Support: NIH 1R01HD077220 NIH N01-HD-5-3403 Office of Research and Development, Rehabilitation R&D Service, Department of Veterans Affairs (B6453R, A6779I) NICHD (R01HD077220) NIDCD (R01DC009899) MGH-Deane Institute The content is solely the responsibility of the authors and does not necessarily represent the official views of the National Institutes of Health, or the Department of Veterans Affairs or the United States Government.
Authors: *B. AJIBOYE1,2, F. WILLET1,2, D. YOUNG1,2, W. MEMBERG1,2, B. MURPHY1,2, J. MILLER3, J. SWEET3, B. WALTER4, J. SIMERAL5,6, L. HOCHBERG5,6,8,9,7, R. KIRSCH1,2; 1Biomed. Engin., Case Western Reserve Univ., Cleveland, OH; 2FES Ctr. of Excellence, Rehab. R&D Service, Louis Stokes Cleveland Dept. of Veterans Affairs Med. Ctr., Cleveland, OH; 3Neurosurg., 4Neurol., Univ. Hosp. Case Med. Ctr., Cleveland, OH; 5Center. for Neurorestoration and Neurotechnology, Rehab. R&D Service, Providence Dept. of Veterans Affairs Med. Ctr., Providence, RI; 6Sch. of Engin., 7Inst. for Brain Sci., Brown Univ., Providence, RI; 8Dept. of Neurol., Massachusetts Gen. Hosp., Boston, MA; 9Dept. of Neurol., Harvard Med. Sch., Boston, MA
Disclosures: B. Ajiboye: None. F. Willet: None. D. Young: None. W. Memberg: None. B. Murphy: None. J. Miller: None. J. Sweet: None. B. Walter: None. J. Simeral: None. L. Hochberg: None. R. Kirsch: None.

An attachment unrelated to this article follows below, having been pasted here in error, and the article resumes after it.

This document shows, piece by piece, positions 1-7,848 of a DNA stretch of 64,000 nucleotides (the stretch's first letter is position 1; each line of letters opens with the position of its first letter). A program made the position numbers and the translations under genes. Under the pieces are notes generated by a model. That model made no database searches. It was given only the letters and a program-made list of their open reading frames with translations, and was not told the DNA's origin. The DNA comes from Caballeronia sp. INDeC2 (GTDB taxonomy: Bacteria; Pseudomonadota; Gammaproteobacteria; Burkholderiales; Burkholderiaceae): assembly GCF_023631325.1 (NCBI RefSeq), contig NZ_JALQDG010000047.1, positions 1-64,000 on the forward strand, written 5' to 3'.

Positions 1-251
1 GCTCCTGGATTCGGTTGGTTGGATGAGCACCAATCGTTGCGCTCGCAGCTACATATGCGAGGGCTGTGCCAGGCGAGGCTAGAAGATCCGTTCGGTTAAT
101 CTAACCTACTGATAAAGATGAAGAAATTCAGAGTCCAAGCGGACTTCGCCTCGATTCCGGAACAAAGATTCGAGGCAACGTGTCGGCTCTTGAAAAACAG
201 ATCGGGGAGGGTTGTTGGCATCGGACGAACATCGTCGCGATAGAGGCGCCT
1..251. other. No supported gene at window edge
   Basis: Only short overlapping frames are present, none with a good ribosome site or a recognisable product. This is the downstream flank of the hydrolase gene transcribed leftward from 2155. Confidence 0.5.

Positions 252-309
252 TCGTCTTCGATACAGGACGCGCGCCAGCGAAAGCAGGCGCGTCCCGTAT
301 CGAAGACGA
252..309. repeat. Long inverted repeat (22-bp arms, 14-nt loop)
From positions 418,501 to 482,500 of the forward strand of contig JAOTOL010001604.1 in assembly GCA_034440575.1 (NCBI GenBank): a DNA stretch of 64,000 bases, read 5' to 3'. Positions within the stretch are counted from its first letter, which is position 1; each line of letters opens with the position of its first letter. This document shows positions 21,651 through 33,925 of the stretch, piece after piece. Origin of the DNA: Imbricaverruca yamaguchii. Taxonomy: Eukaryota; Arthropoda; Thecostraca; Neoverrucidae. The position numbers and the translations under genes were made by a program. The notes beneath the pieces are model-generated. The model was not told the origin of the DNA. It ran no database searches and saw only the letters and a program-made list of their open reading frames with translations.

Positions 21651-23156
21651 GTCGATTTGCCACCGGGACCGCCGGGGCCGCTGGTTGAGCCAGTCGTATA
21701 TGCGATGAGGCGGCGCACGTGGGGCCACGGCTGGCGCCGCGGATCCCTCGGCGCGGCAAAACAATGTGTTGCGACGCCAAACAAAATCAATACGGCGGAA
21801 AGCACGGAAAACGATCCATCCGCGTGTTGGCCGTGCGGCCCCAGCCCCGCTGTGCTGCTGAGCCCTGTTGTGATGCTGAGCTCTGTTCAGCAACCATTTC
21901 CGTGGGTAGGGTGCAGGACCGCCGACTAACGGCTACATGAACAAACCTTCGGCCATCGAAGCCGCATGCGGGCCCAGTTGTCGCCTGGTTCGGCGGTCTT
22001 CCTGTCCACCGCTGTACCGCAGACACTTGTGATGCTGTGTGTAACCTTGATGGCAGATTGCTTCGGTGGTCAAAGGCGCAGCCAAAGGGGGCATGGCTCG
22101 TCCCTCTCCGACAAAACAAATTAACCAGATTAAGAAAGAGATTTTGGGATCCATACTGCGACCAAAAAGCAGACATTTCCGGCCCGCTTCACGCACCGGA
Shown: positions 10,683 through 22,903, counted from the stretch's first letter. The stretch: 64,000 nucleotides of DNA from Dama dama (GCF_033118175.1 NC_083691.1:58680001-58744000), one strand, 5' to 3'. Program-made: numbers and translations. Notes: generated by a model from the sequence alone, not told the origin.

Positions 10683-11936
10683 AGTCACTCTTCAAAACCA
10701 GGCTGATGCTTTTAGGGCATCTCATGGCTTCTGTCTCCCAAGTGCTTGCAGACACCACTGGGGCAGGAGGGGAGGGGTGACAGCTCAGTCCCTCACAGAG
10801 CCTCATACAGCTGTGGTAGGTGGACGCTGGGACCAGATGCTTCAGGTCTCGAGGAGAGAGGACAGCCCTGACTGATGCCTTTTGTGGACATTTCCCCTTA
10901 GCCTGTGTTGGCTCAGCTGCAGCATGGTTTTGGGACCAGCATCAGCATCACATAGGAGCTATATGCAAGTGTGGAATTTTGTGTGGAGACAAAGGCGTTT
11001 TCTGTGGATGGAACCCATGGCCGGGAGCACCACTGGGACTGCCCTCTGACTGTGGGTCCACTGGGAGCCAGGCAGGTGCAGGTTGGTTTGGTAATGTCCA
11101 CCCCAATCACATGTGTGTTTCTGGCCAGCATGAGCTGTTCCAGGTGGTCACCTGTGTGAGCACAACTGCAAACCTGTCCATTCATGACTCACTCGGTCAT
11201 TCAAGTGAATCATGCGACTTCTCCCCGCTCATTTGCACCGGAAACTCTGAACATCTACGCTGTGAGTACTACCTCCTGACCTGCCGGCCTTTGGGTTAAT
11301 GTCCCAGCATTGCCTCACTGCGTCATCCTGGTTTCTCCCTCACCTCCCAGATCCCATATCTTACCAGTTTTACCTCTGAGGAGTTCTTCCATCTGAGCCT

A. Bolu Ajiboye, Ph.D.
Direct cortical control of hand and arm neuroprostheses has long been posited as a key achievement for intracortical brain-computer-interfaces (iBCIs). As part of the Braingate2 Pilot Clinical Trial, Case Western Reserve University / University Hospitals (Cleveland, OH) is investigating the use of iBCIs to control Functional Electrical Stimulation (FES) neuroprostheses for restoring arm and hand movements to persons with chronic high cervical spinal cord injury (SCI). One individual with C4 level SCI was implanted with two 96-channel microelectrode arrays in the precentral gyrus. The participant has demonstrated robust modulation of single-unit and high frequency spike power (> 300 Hz) sufficient to achieve, using a virtual anthropomorphic limb in stereoscopic space, two and three dimensional control of the wrist position, four dimensional control of the shoulder and elbow joints, and one or two dimensional control of pronation/supination, wrist flexion/extension, and hand aperture. We subsequently implanted 16 percutaneous fine-wire electrodes into the contralateral upper extremity for direct stimulation of muscles of the arm and hand. To enhance muscle resistance to fatigue, we implemented preprogrammed FES exercises patterns for whole hand grasping (lateral grip), elbow flexion/extension, and shoulder horizontal flexion/extension. During FES exercise, expected channel-specific stimulation artifact was observed on the cortical electrodes. We utilized multiple strategies for reducing and/or eliminating the stimulation artifact, including blanking, signal post-processing, and varying the size and location (including surface vs. percutaneous) of the anode. The participant demonstrated cortical control of the percutaneous FES system in performing a grasp force tracking task, as well as cued single-joint and multi-joint arm reaches. These early indicators of success pave the way for a fully implanted iBCI+FES system to restore complete arm movements to persons with chronic paralysis due to high cervical SCI.